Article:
The Seven Sages, depicted in the Nuremberg Chronicle 1493

Charles’s Golden Bull of 1356 named Nuremberg as the city where newly elected kings of Germany must hold their first Imperial Diet, making Nuremberg one of the three highest cities of the Empire, along with Frankfurt, where kings were elected, and Aachen, where Emperors were crowned and which had been the capital of the old Frankish Empire. The royal and Imperial connection was strengthened when Sigismund of Luxembourg granted the Imperial regalia to be kept permanently in Nuremberg in 1423.

Gothic Bible

During the third century, the Goths lived on the northeast border of the Roman Empire, in what is now Ukraine, Bulgaria and Romania. The first Greek references to the Goths call them Scythians, based on the name for this region along the Black Sea.

During the fourth century, the Goths were converted to Christianity, largely through the efforts of Bishop Wulfila, who invented the Gothic alphabet and translated the Bible into the Gothic language in Nicopolis ad Istrum in today’s northern Bulgaria. Portions of this translation survive, affording the main surviving text written in the Gothic language.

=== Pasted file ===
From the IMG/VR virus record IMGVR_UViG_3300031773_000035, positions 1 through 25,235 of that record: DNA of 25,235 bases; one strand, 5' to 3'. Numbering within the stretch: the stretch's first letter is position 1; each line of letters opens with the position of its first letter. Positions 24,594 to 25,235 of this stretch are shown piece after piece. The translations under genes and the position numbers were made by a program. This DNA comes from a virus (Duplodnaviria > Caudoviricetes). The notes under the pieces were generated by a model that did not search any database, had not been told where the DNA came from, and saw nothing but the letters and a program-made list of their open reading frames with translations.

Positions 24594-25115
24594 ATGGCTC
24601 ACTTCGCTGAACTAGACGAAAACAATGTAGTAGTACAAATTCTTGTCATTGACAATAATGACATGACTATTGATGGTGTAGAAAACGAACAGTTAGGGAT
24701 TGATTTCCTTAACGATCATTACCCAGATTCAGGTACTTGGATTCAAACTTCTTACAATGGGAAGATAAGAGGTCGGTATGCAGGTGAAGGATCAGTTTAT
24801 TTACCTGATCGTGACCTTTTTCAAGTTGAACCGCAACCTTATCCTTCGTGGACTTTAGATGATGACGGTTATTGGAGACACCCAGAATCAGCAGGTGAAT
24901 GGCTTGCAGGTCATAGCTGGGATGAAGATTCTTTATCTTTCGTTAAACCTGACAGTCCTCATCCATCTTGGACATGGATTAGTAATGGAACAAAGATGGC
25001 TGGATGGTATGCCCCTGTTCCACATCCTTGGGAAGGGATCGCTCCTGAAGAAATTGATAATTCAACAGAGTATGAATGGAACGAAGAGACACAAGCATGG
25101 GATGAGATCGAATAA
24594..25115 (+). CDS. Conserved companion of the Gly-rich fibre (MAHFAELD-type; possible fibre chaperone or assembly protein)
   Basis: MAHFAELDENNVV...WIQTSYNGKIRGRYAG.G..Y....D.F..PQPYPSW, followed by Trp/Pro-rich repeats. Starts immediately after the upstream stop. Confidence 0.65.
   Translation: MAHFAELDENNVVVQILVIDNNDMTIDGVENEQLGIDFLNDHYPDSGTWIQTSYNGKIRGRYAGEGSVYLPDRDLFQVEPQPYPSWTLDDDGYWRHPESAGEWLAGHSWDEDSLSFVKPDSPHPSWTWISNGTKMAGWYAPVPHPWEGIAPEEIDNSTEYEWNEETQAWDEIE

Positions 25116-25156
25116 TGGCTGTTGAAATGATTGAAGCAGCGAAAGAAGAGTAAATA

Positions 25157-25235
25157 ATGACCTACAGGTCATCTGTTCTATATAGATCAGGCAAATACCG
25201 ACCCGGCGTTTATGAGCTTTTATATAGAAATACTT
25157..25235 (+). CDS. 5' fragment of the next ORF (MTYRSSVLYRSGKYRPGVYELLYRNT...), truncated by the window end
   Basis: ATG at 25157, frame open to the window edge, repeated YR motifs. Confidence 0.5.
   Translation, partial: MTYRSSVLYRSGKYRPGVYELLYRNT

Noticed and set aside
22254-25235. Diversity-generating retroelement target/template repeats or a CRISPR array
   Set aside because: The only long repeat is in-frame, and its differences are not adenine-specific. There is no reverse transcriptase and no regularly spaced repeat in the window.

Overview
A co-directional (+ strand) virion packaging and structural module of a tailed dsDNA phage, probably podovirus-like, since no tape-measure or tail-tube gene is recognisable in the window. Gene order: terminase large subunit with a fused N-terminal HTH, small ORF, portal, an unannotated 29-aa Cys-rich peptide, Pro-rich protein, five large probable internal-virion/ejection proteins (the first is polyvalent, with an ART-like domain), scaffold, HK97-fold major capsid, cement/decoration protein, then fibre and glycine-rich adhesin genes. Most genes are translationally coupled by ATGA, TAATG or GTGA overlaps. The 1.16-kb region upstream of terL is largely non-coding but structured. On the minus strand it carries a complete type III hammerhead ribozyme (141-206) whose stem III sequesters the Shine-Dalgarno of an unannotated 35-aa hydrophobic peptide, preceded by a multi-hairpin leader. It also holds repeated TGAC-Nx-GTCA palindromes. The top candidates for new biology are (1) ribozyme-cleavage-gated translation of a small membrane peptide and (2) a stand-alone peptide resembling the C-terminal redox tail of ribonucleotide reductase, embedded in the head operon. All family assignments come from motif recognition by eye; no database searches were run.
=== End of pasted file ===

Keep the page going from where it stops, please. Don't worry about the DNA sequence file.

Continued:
During the fifth century, the Goths overran parts of the Western Roman Empire, including Italy, southern France, and Spain. Gothic Christianity reigned in these areas for two centuries.

Wulfila, literally “Little Wolf”, was of Cappadocian Greek descent. His parents were captured by plundering Goths in 264. Raised as a Goth, he later became proficient in both Greek and Latin. He was ordained a bishop by Eusebius of Nicomedia and returned to work as a missionary, converted many among the Goths to Arian Christianity. When they reached the western Mediterranean, this set them apart from their orthodox neighbours and subjects.

To escape religious persecution, he obtained permission from Constantius II in 348 to migrate with his flock of converts and settle near Nicopolis ad Istrum in modern northern Bulgaria, where he translated the Bible from Greek into the Gothic language and devised the Gothic alphabet. Fragments of his translation have survived, notably the Codex Argenteus held since 1648 in the University Library of Uppsala in Sweden.